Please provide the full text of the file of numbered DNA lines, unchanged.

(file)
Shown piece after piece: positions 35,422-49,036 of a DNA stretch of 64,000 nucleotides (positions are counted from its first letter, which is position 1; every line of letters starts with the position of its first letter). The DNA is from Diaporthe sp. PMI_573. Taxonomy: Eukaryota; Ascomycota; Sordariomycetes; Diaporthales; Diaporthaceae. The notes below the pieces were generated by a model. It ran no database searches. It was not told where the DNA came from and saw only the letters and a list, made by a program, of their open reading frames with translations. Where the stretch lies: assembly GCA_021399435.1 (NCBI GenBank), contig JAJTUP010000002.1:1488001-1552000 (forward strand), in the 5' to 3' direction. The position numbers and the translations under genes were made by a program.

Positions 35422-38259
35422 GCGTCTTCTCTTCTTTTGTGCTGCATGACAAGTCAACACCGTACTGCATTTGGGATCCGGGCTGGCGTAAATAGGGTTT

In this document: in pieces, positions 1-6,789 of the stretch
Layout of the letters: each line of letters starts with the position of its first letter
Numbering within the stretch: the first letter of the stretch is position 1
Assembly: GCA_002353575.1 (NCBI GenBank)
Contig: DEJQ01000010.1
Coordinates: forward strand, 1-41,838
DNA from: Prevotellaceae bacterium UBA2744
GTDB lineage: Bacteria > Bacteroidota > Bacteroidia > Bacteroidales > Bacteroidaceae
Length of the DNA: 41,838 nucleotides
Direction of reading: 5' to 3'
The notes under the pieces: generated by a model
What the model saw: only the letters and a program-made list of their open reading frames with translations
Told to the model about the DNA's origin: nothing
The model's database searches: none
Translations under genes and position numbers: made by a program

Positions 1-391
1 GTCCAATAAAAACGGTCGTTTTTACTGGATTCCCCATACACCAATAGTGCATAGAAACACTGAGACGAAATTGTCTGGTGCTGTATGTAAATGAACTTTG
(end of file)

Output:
Shown piece after piece: positions 35,422-49,036 of a DNA stretch of 64,000 nucleotides (positions are counted from its first letter, which is position 1; every line of letters starts with the position of its first letter). The DNA is from Diaporthe sp. PMI_573. Taxonomy: Eukaryota; Ascomycota; Sordariomycetes; Diaporthales; Diaporthaceae. The notes below the pieces were generated by a model. It ran no database searches. It was not told where the DNA came from and saw only the letters and a list, made by a program, of their open reading frames with translations. Where the stretch lies: assembly GCA_021399435.1 (NCBI GenBank), contig JAJTUP010000002.1:1488001-1552000 (forward strand), in the 5' to 3' direction. The position numbers and the translations under genes were made by a program.

Positions 35422-38259
35422 GCGTCTTCTCTTCTTTTGTGCTGCATGACAAGTCAACACCGTACTGCATTTGGGATCCGGGCTGGCGTAAATAGGGTTT

In this document: in pieces, positions 1-6,789 of the stretch
Layout of the letters: each line of letters starts with the position of its first letter
Numbering within the stretch: the first letter of the stretch is position 1
Assembly: GCA_002353575.1 (NCBI GenBank)
Contig: DEJQ01000010.1
Coordinates: forward strand, 1-41,838
DNA from: Prevotellaceae bacterium UBA2744
GTDB lineage: Bacteria > Bacteroidota > Bacteroidia > Bacteroidales > Bacteroidaceae
Length of the DNA: 41,838 nucleotides
Direction of reading: 5' to 3'
The notes under the pieces: generated by a model
What the model saw: only the letters and a program-made list of their open reading frames with translations
Told to the model about the DNA's origin: nothing
The model's database searches: none
Translations under genes and position numbers: made by a program

Positions 1-391
1 GTCCAATAAAAACGGTCGTTTTTACTGGATTCCCCATACACCAATAGTGCATAGAAACACTGAGACGAAATTGTCTGGTGCTGTATGTAAATGAACTTTG